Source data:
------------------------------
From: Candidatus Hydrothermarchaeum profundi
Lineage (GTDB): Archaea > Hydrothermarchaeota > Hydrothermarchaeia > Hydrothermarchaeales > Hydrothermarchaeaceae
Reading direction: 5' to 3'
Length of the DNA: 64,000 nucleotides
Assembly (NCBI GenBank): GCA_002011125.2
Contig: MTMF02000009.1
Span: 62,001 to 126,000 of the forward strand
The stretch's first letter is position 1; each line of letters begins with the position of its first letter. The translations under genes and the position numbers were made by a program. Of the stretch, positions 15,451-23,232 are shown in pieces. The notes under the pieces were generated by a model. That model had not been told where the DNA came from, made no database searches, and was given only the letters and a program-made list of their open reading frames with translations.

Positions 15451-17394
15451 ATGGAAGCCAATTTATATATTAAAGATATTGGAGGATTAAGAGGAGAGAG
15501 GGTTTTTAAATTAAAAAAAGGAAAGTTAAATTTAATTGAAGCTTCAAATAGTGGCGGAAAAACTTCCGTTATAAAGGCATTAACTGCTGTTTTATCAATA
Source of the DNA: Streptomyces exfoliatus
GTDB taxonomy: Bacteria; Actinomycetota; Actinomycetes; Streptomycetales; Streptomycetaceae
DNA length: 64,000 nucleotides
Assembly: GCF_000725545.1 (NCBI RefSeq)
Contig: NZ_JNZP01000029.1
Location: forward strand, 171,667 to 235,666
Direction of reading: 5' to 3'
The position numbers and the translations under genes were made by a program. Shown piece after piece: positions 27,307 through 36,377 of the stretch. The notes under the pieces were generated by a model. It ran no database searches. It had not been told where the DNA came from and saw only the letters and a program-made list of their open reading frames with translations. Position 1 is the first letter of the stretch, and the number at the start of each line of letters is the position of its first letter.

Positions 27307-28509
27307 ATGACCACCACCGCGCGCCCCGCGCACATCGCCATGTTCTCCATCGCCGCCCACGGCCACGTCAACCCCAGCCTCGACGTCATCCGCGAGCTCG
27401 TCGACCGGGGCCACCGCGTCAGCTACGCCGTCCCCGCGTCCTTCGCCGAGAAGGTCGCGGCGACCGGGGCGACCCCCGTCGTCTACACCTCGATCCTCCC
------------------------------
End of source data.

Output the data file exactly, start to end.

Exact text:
From: Candidatus Hydrothermarchaeum profundi
Lineage (GTDB): Archaea > Hydrothermarchaeota > Hydrothermarchaeia > Hydrothermarchaeales > Hydrothermarchaeaceae
Reading direction: 5' to 3'
Length of the DNA: 64,000 nucleotides
Assembly (NCBI GenBank): GCA_002011125.2
Contig: MTMF02000009.1
Span: 62,001 to 126,000 of the forward strand
The stretch's first letter is position 1; each line of letters begins with the position of its first letter. The translations under genes and the position numbers were made by a program. Of the stretch, positions 15,451-23,232 are shown in pieces. The notes under the pieces were generated by a model. That model had not been told where the DNA came from, made no database searches, and was given only the letters and a program-made list of their open reading frames with translations.

Positions 15451-17394
15451 ATGGAAGCCAATTTATATATTAAAGATATTGGAGGATTAAGAGGAGAGAG
15501 GGTTTTTAAATTAAAAAAAGGAAAGTTAAATTTAATTGAAGCTTCAAATAGTGGCGGAAAAACTTCCGTTATAAAGGCATTAACTGCTGTTTTATCAATA
Source of the DNA: Streptomyces exfoliatus
GTDB taxonomy: Bacteria; Actinomycetota; Actinomycetes; Streptomycetales; Streptomycetaceae
DNA length: 64,000 nucleotides
Assembly: GCF_000725545.1 (NCBI RefSeq)
Contig: NZ_JNZP01000029.1
Location: forward strand, 171,667 to 235,666
Direction of reading: 5' to 3'
The position numbers and the translations under genes were made by a program. Shown piece after piece: positions 27,307 through 36,377 of the stretch. The notes under the pieces were generated by a model. It ran no database searches. It had not been told where the DNA came from and saw only the letters and a program-made list of their open reading frames with translations. Position 1 is the first letter of the stretch, and the number at the start of each line of letters is the position of its first letter.

Positions 27307-28509
27307 ATGACCACCACCGCGCGCCCCGCGCACATCGCCATGTTCTCCATCGCCGCCCACGGCCACGTCAACCCCAGCCTCGACGTCATCCGCGAGCTCG
27401 TCGACCGGGGCCACCGCGTCAGCTACGCCGTCCCCGCGTCCTTCGCCGAGAAGGTCGCGGCGACCGGGGCGACCCCCGTCGTCTACACCTCGATCCTCCC